Furthermore, I would really recommend visiting the Mauerpark. It is a huge park with concerts, art shows, a huge flea market and a great flair. Especially in summer it is an amazing place to spend your free weekends in.

Berlin is also famous for its night life. There are many districts where you can go to bars and clubs. As there are so many options, I chose to book a pub crawl in the city center, which turned out to be a lot of fun (website below).

© Alina Wiedergut – Television Tower

 

Of course, the Brandenburger Tor, the Holocaust Memorial, a stroll along the Berlin Wall and the Television Tower should be on every tourist’s checklist. The city also has some very interesting museums, reappraising its history before and after the wall.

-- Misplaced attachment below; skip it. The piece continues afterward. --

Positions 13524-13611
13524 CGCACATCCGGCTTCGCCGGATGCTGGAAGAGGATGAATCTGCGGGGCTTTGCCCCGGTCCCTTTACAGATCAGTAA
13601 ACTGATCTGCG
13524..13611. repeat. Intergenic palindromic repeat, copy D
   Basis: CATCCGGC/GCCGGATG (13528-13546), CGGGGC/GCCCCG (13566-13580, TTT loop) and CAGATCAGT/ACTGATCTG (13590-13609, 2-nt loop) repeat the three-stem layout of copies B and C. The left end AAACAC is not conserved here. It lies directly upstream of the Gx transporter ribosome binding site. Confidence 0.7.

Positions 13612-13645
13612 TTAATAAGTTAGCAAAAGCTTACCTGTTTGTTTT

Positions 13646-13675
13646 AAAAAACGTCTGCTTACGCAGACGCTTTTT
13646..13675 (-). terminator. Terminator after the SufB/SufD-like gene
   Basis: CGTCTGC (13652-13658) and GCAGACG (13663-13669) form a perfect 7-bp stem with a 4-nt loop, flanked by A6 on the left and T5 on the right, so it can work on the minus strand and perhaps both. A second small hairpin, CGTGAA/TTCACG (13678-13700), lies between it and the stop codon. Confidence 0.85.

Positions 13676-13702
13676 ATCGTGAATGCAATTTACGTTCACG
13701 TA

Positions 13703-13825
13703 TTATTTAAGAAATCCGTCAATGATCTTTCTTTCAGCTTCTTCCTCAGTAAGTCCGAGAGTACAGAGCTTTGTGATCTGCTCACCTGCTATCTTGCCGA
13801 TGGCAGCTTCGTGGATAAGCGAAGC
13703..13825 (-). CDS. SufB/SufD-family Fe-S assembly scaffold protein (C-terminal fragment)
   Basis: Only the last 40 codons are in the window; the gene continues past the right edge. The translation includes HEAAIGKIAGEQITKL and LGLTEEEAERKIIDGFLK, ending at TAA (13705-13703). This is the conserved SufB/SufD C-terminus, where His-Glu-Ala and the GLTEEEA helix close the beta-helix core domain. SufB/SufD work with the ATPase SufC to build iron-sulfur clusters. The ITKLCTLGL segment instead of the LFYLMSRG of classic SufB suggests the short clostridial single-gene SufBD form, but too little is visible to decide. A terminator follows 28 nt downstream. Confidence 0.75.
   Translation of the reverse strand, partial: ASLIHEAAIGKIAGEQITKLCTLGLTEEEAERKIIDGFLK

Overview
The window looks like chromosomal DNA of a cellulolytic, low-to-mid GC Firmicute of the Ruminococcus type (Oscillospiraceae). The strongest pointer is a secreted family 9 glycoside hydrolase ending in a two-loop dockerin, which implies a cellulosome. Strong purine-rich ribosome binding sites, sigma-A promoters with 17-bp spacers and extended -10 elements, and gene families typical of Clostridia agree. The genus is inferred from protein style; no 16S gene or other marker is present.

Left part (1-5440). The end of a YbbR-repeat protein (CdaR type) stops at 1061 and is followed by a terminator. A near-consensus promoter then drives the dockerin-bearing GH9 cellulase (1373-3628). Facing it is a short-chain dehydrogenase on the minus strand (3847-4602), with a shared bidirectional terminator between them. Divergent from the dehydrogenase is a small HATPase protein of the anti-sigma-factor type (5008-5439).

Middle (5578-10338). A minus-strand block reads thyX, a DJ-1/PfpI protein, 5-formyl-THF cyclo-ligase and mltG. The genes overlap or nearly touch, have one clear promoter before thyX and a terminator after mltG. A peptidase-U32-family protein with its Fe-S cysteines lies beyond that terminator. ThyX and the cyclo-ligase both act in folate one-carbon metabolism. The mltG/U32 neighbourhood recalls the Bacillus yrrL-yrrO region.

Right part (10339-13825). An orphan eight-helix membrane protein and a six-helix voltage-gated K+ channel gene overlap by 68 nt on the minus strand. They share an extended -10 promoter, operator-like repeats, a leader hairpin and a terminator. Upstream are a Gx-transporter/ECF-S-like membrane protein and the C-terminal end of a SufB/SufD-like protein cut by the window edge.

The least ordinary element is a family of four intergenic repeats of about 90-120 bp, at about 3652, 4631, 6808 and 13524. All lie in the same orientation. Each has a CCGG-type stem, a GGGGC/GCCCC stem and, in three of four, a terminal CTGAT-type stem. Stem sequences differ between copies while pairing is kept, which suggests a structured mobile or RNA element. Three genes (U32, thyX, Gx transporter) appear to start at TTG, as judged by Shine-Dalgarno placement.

We also made a trip to Hamburg as it was only 3 hours by bus. So there is an endless number of free time activities in and around Berlin – it is definitely worth a trip.

 

 

Costs

Flight

80 € (Vienna-Berlin)

Accommodation

200 € for 2 weeks

Public transport

30 € for 1 week

Living costs

200 € for food, drinks and activities 

Total

510 €


Interesting Websites

Citation:

Wiedergut, Alina: Clinical Internship Berlin (In: Polak, G. [ed.]: GI-Mail 02/20, ISSN: 2312-0827 Going International, Vienna 2020)


Here you can download this publication.


Published in GI-Mail 02/2020 (English edition).